By: Chris Larson
Going into play today, the St. Louis Cardinals are part of a close three-team race in the NL Central, which also includes the Milwaukee Brewers and Chicago Cubs. As of right now, St. Louis sits in third place with a 32-26 record, are 3 and 1/2 games back from the division leading Brewers, and have a +24 run differential on the year.
A big reason behind their success hasn't necessarily been the offense, which is headlined by guys like Marcell Ozuna, Tommy Pham and Jose Martinez, but rather by a starting rotation that features five true workhorses, when all healthy, and a rotation that can compete with the best of the best. Granted, the Cardinals starting rotation doesn't feature the most star-studded names ever, but it's powerful enough to give the Cardinals a legitimate shot to play into October and deep into the postseason.
Compared to the rest of the league, the Cardinals currently have the third best starting rotation ERA, second best in the National League, with a 2.95 ERA over 332 innings of work. Over that span, Cardinals starting pitchers have allowed the fewest earned runs (109), have the third lowest Opponent Batting Average Against (.225), and the fourth lowest WHIP (1.16) in all of baseball.
Certainly, tremendous stats for a starting rotation that includes the likes of Carlos Martinez, Michael Wacha, Miles Mikolas, Jack Flaherty, and Luke Weaver. Much of the success can be placed on each individual pitcher, but you also have to give first-year Cardinals pitching coach, Mike Maddux, who was formerly the Washington Nationals pitch coach, and the catching tandem of Yadier Molina/Carson Kelly credit as well. Molina just returned from the DL yesterday, but he has proven that he is the game's most durable catcher over the last 10 years and continues to provide a tremendous amount of value with each passing season.
Among the group of five mentioned above, the starting pitcher that has been the most influential on this year's starting rotation has been Michael Wacha. So far this year, Wacha has a 2.41 ERA over 71 innings of work and leads the team with 61 strikeouts. Wacha has allowed 27 walks on the year through 12 games started, but has been durable in the fact that he is averaging 97 pitches per start and has a 1.7 WAR thus far. What's amazing about Wacha is that he will be 27 in July even though it feels like he should be much older than that considering that he made his MLB debut at the young age of 21.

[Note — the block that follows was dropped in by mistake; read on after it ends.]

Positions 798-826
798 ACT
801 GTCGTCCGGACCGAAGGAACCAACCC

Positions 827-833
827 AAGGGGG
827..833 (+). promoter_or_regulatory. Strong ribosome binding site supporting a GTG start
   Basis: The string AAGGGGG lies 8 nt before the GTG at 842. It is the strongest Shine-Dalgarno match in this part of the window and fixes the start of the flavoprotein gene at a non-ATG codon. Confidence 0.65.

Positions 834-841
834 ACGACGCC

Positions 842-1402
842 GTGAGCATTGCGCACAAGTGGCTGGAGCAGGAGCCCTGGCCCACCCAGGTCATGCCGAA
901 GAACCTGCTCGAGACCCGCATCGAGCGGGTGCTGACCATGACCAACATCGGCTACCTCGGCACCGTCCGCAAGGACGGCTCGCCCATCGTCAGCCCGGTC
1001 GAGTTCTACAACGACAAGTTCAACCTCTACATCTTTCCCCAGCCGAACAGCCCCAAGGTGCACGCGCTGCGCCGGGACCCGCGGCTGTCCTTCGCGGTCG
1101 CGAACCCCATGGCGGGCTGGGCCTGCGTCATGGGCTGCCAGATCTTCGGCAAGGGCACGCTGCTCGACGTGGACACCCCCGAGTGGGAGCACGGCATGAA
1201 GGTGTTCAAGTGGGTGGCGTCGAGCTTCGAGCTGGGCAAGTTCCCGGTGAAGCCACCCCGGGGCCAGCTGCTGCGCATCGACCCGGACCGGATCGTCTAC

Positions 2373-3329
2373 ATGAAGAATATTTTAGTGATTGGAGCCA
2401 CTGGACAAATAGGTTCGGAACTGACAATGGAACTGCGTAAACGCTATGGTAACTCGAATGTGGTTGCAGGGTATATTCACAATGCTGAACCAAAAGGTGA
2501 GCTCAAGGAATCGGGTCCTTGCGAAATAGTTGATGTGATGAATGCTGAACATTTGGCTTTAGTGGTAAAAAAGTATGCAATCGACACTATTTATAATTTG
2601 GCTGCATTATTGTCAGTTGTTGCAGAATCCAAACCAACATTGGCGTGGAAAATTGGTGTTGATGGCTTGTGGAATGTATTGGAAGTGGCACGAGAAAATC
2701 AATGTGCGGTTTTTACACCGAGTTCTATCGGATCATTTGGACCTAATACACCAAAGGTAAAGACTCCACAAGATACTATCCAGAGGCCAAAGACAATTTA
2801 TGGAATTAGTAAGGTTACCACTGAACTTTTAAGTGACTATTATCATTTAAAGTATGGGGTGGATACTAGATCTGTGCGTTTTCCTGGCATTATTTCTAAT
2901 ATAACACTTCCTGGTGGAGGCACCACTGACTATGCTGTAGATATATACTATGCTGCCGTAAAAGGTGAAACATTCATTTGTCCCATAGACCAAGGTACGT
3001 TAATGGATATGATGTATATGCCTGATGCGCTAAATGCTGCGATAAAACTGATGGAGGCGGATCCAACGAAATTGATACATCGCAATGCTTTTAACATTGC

What's been even more impressive than the season that Wacha is having is the story of Miles Mikolas. Mikolas, who the Cardinals signed to a two-year deal out of Japan this past offseason, has provided more than enough value to the team so far. There was probably no one in baseball who saw this type of season coming for him and you could make a case that Mikolas could be a sleeper NL Cy Young Award candidate. Thus far through 72.1 IP, Mikolas has a 2.49 ERA with 53 strikeouts and an Opponent Batting Average Against of .234.
Mikolas features a five-pitch repertoire which includes a fastball, fastball sinker, changeup, slider, and cutter. Here is a chart showcasing the percentage of time that Mikolas throws each pitch compared to how often he threw each one during his three seasons with the San Diego Padres and Texas Rangers from 2012-2014.